used as an instrument for the imposition of popular will of the
moment, in the expectation of a utilitarian outcome, and in response
to a fear in the community detected and exacerbated by government,
often for its own purposes. As with all traumas, our task is to
avoid them if possible, otherwise contain their effects and manage
them so that the body (politic) can be kept in good health despite
the injuries of the moment. How can this be done, especially when
the government and the majority of citizens are oblivious to the
signs of such trauma, or are content with their limited efforts
to contain the trauma? My plea is for truth, justice, adherence
to contemporary Australian values and a commitment by lawmakers
and advocates to justice according to law for all who are within
the jurisdiction and not just for citizens or special interest
Governments claiming mandates, radio shock jocks claiming popular
ratings, and apathetic citizens claiming the right not to be disturbed
until the next election pose threats to the legitimacy of expression
as well as the to the persuasiveness of content of the arguments
of unelected critics no matter how considered their opinions might
be. We have heard the questions often. Who are judges to talk
about contemporary Australian values? What would they know? Especially
when they invoke such language to put right historic injustices
which elected governments of all political persuasions have decided
to leave untouched? Is not the inaction of the legislature more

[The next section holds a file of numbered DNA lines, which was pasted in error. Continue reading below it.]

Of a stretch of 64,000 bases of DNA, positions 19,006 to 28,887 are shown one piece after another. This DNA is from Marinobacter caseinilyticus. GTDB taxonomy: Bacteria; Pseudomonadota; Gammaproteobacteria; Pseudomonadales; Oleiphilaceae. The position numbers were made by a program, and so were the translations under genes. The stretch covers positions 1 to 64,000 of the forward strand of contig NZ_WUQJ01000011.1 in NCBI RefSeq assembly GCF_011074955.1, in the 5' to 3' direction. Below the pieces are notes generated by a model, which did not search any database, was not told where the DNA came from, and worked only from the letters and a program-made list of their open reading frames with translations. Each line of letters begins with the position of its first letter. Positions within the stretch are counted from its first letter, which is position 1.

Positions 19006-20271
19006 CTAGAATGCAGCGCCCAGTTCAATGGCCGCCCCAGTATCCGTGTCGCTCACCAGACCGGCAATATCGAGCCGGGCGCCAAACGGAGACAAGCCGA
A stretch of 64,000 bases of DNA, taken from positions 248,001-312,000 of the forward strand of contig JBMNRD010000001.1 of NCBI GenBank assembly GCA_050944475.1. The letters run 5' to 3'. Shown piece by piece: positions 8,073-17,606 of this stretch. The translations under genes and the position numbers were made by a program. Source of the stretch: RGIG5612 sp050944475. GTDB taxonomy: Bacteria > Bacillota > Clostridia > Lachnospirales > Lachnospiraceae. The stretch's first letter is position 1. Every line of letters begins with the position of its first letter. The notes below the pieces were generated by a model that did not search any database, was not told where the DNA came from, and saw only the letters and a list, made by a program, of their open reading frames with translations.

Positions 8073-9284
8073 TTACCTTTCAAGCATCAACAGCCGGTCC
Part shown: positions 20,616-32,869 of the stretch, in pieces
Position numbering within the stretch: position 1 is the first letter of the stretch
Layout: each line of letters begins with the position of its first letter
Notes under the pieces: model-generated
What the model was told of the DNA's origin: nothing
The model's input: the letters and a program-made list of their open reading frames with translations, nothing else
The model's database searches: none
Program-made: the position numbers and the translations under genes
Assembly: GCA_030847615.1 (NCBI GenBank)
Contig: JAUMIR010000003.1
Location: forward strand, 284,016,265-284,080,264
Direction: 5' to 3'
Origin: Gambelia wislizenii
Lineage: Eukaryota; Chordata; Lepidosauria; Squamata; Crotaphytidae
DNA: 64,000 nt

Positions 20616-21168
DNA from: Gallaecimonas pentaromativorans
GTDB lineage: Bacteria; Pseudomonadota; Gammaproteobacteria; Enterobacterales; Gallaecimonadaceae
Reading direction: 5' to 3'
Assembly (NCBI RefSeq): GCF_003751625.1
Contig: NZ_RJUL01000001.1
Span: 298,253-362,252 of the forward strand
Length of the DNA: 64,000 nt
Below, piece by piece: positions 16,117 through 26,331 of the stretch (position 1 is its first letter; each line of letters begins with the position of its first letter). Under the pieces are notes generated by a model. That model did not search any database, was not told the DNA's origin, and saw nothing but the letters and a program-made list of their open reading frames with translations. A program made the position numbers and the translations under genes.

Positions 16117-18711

expressive of contemporary values than the action of the judiciary?
What right do the NGOs have to speak about present community expectations
when their expectations are so obviously out of kilter with the
present priorities, concerns and fears of the largely silent majority?
If the NGO managers doubt that and think we, the government, or
we, the major political party, are wrong, why don't they run for
office themselves? What does it matter what the cappuccino set,
having the time, resources and desire to attend esoteric conferences
on the traumas of the law, thinks about a law or policy which has
support not only from government but also the opinion polls?
The increasingly simplistic utilitarianism of our public morality
and the media's increasing intolerance of minority views risk further
traumas in our law precisely because the unexamined implementation
of government policies in response to general public fear or antipathy
may eventually be proved to be contrary to contemporary values or
contrary to the way we really want to see ourselves as persons and
as nation, once all the evidence is in, and once there has been
time to consider the many and varied outcomes of the policy or law.
Let's accept that politics is about gaining power and influence
to determine outcomes, often by compromise, to questions which have
no alternative means of determination other than tyranny. Let's
also accept that the will of the majority matters and counts even